Similar to equine hoof: Bones (P2 and P3, navicular), wall, white line, sole, heel bulb (keritinized hoof pads for shock absorption), corium, digital cushion.
Not similar: no frog, no bars
interdigital cleft of bovine hoof
separates two hooves (3 and 4). Axial (in between) or abaxial (each side)
curved extension of digital phalanx. what the quick surrounds in the nail
thin shelf of bone that overlaps the claw and forms a band around the root of the claw. Where the claw grows out of
declaw. Removal of the claws in cats. To prevent regrowth, must amputate the entire distal phalanx at the joint
Animals with horns
sheep, goats, cattle, antelope
Bony core with permanent tough external covering
animals with antlers
deer, moose elk.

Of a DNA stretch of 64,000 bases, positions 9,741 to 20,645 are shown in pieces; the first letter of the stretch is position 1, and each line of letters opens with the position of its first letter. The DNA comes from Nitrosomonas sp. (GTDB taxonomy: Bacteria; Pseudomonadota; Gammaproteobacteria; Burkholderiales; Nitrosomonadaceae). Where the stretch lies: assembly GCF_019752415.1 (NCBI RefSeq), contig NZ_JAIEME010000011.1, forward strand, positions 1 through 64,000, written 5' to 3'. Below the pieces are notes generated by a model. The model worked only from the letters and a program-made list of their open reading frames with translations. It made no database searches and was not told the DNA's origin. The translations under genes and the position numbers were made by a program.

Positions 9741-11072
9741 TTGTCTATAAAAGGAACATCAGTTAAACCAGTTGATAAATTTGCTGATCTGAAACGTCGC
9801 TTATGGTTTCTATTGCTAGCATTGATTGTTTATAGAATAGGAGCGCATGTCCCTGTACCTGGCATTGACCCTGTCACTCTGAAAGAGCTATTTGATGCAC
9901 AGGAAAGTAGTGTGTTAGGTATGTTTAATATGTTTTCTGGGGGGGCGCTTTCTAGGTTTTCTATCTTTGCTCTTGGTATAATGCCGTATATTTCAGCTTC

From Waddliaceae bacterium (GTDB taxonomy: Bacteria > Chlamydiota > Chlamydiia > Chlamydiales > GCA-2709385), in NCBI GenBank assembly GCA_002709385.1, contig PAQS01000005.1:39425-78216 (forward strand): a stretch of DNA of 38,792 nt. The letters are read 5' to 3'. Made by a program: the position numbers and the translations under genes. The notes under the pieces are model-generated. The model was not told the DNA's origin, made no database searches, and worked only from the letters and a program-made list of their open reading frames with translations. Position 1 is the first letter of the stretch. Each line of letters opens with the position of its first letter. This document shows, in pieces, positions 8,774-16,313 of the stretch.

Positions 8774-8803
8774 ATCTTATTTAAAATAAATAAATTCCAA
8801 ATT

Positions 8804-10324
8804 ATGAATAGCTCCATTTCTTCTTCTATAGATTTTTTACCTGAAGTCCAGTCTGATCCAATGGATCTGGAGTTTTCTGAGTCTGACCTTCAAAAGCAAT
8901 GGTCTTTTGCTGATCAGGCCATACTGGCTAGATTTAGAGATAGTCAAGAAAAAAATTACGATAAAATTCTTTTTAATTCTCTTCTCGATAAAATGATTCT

bony core with velvet covering. Shed yearly
animals that have ossicones
Tiny permanent growths covered in skin, like horn-buds.
animals that have pronghorns
Permanent bony core and unique hairy covering.
Only in the pronghorn antelope
epidermal covering of the cornual process of the frontal bone. Permanent. Vary in sex, size and shape. Never branch.
Bony core covered by a sheet of keratin
all 3 domestic ruminanats have them (cow sheep goats antelope)
inner process lined by combined corium and periosteum.
Cornual process or horny process
outgrowth of frontal bone (might be os cornu--horn bone that fuses). Horn bud grows out as a solid structure that becomes pneumatized by about 6 months of age
ornual diverticulum of frontal sinus
at the base of the horn is a ring of soft horn marking the transisiton from skin to horn. Grwos out then covers with a thin shiny layer
Cow; caudolateral end of head
sheep and goats: behind the orbits
dehorning must be done by:
10 days of age (5-10 ideally). Later and the bone becomes pneumatized and you risk cutting a whole in their head
living bone, have velvet (vascular and innervated), branched, shed annualy, grow from pedicle off frontal bone.
Regulated by hormones (breeding season). Only in cervid males except caribou. Can be enormous--get bigger as animal gets older.